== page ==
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Three Steps to Surviving a Maze or Sodinokibi/REvil Ransomware Attack

Ransomware threat groups, like those associated with Maze and Sodinokibi/REvil ransomware, have begun to steal data at an alarming rate. Additionally, ransom amounts are regularly hundreds of thousands or even millions of dollars. Prevention is essential, but preparation in case of an infection is the key to surviving a Maze, Sodinokibi/REvil, or other ransomware attack. Ankura has found that three steps can make the difference between a quick recovery or a lengthy, costly, and disruptive experience: effective backups, functional logging, and incident response planning.


Businesses, government entities, and academic institutions have been recently inundated with ransomware attacks where the threat actors have also stolen data to further extort their victims and ensure higher likelihood of payment. Threat groups associated with two ransomware variants have spearheaded this trend: Maze and Sodinokibi/REvil. When data is stolen, it becomes even more imperative to have prepared appropriately so the extent of the damage can be identified and quickly mitigated. We have identified key network and security decisions that make the difference between a rapid recovery or a highly disruptive experience that is impactful from an operational, financial, reputational, and business operations standpoint. This bulletin will outline these key steps for success in surviving a Maze or Sodinokibi/REvil ransomware attack:

  1. Create and maintain effective backups
  2. Configure functional logging
  3. Implement an incident response plan

Create and Maintain Effective Backups

A study found that in 2020, “while 90% of companies polled were backing up data, only 41% were doing so daily. Additionally, 25% of respondents advised they were storing those backups locally[i]” (Acronis Cyber Protection Week 2020 Survey, 2020). One of the most important elements to an effective Maze or Sodinokibi/REvil recovery is having effective and regularly tested data backups. Effective means that the backups are captured at a frequency that will mitigate data loss to an acceptable level. It also means that the backups are stored in a method and location where they are not likely to be affected by a ransomware attack. Finally, for backups to be effective, they need to facilitate quick and efficient system restoration. Anything less than this standard will increase the risk that recovery from backup is not viable or will prolong the recovery time for the organization.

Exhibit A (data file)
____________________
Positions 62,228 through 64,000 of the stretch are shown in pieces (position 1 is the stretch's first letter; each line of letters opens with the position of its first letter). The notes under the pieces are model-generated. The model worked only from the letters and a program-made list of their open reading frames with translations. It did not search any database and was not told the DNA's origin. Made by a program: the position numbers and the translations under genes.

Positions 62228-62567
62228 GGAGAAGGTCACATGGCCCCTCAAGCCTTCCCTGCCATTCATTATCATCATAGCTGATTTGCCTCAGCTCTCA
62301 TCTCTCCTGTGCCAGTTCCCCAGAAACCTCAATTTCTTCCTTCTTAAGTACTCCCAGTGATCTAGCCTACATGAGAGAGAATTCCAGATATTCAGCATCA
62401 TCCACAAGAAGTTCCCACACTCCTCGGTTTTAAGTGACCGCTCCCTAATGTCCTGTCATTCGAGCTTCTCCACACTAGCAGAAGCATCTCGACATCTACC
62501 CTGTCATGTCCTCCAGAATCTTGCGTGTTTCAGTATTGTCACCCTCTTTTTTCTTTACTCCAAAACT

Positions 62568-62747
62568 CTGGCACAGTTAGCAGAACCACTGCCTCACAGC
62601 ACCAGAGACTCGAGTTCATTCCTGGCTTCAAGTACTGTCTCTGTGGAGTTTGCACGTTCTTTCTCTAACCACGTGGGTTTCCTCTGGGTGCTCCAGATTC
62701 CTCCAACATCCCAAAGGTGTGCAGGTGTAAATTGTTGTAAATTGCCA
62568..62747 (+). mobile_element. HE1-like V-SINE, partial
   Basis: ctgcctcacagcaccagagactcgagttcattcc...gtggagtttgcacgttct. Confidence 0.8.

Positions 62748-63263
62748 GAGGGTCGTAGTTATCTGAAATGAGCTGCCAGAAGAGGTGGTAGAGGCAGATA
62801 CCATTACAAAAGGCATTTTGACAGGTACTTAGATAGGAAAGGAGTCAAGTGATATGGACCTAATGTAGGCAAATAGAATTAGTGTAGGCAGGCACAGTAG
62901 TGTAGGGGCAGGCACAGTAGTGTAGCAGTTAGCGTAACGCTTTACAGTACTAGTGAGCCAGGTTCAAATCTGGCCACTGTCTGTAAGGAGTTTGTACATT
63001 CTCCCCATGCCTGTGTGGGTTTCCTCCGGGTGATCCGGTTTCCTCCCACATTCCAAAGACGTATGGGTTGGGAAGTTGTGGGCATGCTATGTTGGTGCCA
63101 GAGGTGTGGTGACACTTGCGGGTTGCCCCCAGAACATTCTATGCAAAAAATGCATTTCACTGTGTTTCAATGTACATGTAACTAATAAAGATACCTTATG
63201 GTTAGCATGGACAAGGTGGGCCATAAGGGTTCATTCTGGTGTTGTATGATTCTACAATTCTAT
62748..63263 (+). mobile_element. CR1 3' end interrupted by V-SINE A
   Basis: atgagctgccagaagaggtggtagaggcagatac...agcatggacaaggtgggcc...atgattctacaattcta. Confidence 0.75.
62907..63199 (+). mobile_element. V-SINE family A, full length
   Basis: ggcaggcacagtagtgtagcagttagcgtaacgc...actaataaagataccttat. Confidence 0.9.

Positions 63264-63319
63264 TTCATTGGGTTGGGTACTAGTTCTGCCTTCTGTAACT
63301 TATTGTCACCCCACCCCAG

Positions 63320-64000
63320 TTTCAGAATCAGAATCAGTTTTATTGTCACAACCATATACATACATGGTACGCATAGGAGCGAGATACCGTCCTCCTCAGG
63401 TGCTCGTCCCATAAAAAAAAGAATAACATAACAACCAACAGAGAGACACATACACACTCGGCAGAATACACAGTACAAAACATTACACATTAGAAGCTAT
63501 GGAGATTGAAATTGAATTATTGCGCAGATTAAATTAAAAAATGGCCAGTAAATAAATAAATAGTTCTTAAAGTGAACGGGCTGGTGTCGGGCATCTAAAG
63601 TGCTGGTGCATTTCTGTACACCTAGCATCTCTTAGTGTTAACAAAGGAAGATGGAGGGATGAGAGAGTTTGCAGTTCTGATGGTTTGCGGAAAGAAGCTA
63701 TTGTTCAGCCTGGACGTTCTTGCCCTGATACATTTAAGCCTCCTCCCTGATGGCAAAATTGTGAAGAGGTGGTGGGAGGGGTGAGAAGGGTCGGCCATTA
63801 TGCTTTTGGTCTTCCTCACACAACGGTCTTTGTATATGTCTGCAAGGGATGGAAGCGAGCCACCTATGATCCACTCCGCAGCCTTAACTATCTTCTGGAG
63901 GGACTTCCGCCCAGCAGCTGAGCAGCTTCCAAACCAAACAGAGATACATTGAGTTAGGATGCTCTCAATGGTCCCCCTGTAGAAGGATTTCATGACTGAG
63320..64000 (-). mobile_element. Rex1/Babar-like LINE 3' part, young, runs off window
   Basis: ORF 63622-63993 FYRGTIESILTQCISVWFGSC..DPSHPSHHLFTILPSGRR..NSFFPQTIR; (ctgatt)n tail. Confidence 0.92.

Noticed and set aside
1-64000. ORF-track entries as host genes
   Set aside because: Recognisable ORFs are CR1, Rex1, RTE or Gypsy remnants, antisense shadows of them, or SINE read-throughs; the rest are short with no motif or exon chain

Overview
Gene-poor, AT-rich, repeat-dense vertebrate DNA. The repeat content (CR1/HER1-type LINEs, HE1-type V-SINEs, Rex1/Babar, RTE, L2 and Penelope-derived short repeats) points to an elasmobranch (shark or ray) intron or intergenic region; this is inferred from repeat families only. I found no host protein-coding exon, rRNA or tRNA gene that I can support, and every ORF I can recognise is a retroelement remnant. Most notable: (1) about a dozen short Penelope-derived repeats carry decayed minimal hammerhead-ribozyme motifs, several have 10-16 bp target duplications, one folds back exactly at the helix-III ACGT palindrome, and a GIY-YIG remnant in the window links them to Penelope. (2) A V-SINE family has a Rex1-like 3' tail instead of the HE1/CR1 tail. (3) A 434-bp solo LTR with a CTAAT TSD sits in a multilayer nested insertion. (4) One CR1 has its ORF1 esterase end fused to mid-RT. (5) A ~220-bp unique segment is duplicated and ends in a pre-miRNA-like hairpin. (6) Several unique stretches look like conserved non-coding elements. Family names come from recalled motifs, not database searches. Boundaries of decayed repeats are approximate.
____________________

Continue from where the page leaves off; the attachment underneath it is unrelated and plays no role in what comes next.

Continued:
Configure Functional Logging

Inadequate logging is a consistent challenge seen in the field. Log data has become even more vital with threat groups stealing data because it can be used to assess key metrics such as volume and scope in data access and exfiltration events. Adequate granularity in these metrics can make the difference between broad employee and customer notifications and limiting the exposure to a few or no individuals. While hindsight is 20/20, and prior preparation is best, we understand that sometimes an immediate expert solution is necessary to mitigate an ongoing ransomware attack. Managed detection and response teams assist by providing virtual or hardware-based systems to capture network traffic and endpoint activity. Employing a team of experts to monitor and filter this collected data provides meaningful alerts to thwart possible continued threat activity, that are enhanced through machine learning.

Implement an Incident Response Plan

The lack of an incident response plan is an issue often encountered during incident response evaluations. A study found that “77% of organizations did not have an incident response plan[ii]” (IBM Study: More Than Half of Organizations with Cybersecurity Incident Response Plans Fail to Test Them, 2020). Building an incident response plan is dually important as it serves as a roadmap to recovery and presents an opportunity for a company to simulate a ransomware infection, or any significant and likely cybersecurity event, including the associated impact on operations. An effective incident response plan for ransomware incidents covers staff roles from identification to containment and eradication of a threat, through recovery to a secure state. By defining roles and tasks in advance, team members quickly begin containing the incident and gathering crucial data that the investigation team will need to identify how the threat actor got in and determine the indicators of compromise, so the remediation process can begin. Planning for an attack from an advanced threat group, like those that utilize Maze and Sodinokibi/REvil, can help guide preparations on a macro and micro level.

[i] Kostos, D. (2020, April 02). The Results are In: Cyber Protection Week 2020 Survey. Retrieved November 05, 2020, from

[ii] IBM Study: More Than Half of Organizations with Cybersecurity Incident Response Plans Fail to Test Them. (2019). Retrieved November 05, 2020, from

© Copyright 2020. The views expressed herein are those of the author(s) and not necessarily the views of Ankura Consulting Group, LLC., its management, its subsidiaries, its affiliates, or its other professionals. Ankura is not a law firm and cannot provide legal advice.


cybersecurity & data privacy, education, government & public sector, cyber response, f-risk, memo, f-conflict

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